Australia’s efforts are already well known, with cooperation between Australia and the US focused on the establishment of a C-band radar and an optical space surveillance telescope at Exmouth in Western Australia under Project AIR 3029 Phase 2. Defence project JP 9360 is set to expand that capability, and there are information-sharing arrangements through the 2014 Combined Space Operations (CSpO) initiative that includes the Five Eyes, as well as France and Germany.
Achieving exquisite SDA—an ability to clearly see activities in space, from low-earth orbit (LEO) to geosynchronous orbit (GEO), on a 24/7 basis—demands technical capabilities such as networks of ground- and space-based space situational awareness sensors. Data from these sensor networks would be integrated in places such as the Australian Space Operations Centre, or AUSSpOC, which sits at the Australian Defence Force’s Headquarters Joint Operations Command.
A step forward for the Quad in space would be to bring India and Japan into the CSpO initiative, in the same way that France and Germany are members, even though they’re not Five Eyes countries. Such a move would enable greater information-sharing and strengthen Quad members’ space cooperation with Canada, New Zealand, the UK, France and Germany.
Resilience as a means to strengthen credible space deterrence isn’t just about achieving exquisite SDA. The Quad’s cooperation in space should also focus on developing resilient space architectures that embrace greater use of low-cost small satellites to spread space support across disaggregated constellations. That should be complemented by greater government support for the establishment of low-cost, responsive sovereign space-launch capabilities. Launch centres in Nhulunbuy in the Northern Territory and at Whaler’s Way in South Australia would be well positioned to support the space-launch needs of Quad members. Nhulunbuy, for example, is close to the equator and thus able to offer lower cost per kilogram into orbit than other launch sites.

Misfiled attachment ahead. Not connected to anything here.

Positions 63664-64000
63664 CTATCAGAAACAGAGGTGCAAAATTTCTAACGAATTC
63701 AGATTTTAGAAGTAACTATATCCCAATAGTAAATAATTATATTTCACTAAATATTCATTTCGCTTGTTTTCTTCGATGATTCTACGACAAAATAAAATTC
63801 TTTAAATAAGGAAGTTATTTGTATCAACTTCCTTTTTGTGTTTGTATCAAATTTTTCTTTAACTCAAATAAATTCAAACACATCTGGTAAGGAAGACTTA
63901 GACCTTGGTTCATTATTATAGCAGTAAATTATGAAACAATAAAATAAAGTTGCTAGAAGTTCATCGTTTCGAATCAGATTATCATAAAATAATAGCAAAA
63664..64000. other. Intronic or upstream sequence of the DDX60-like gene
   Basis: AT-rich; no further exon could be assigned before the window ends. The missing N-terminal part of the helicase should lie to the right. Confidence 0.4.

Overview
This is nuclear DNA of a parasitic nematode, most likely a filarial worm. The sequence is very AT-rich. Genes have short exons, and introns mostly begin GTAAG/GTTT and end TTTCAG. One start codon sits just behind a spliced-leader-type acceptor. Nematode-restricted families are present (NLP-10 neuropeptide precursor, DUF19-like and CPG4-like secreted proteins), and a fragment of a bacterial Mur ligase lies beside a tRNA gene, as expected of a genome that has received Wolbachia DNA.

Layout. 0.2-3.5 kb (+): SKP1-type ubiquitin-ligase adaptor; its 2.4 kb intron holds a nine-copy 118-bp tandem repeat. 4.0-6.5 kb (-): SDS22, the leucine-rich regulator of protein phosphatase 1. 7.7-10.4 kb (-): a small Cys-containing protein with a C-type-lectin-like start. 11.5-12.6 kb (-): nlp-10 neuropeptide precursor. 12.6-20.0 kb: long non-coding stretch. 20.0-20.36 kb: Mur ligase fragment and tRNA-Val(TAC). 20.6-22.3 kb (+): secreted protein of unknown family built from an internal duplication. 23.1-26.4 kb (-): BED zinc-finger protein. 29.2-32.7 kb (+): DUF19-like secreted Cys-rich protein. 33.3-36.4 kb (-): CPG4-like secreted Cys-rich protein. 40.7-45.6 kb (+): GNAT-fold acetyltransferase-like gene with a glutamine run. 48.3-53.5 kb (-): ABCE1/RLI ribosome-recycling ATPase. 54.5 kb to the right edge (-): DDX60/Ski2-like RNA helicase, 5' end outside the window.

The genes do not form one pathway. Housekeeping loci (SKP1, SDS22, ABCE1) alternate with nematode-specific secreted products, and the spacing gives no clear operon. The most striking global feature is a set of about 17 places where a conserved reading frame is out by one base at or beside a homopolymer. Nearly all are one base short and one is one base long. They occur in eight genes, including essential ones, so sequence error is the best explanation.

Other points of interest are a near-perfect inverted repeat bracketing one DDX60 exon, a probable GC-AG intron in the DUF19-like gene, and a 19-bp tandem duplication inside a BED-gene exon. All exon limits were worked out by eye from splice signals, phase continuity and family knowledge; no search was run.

Finally, looking beyond the immediate ‘LEO to GEO’ near-earth environment, there are opportunities for Quad members to work together on the next great milestone in human space exploration—the return to the moon as a step towards eventual human missions to Mars. Australia already supports NASA’s Project Artemis, which aims to return US astronauts to the moon in this decade, and Japan also has agreed to participate, notably with provision of a module to the Gateway lunar-orbit platform.
Associated with the return to the moon, the Artemis Accords have been established to promote more responsible behaviour in space, and they reinforce the centrality of the 1967 Outer Space Treaty. India should sign the Artemis Accords as a first step and then work with Australia, Japan and the US to develop a more ambitious program of lunar exploration.
The Australian Space Agency’s ‘Moon to Mars’ initiative promotes opportunities for Australia’s commercial space sector to directly support Project Artemis. It’s time to expand these efforts by considering how Australia, Japan, India and the US can engage in closer cooperation on and around the moon. Establishing a regular dialogue on space cooperation would chart a path for the Quad to the moon, Mars and beyond in coming decades.
Malcolm Davis is a senior analyst at ASPI.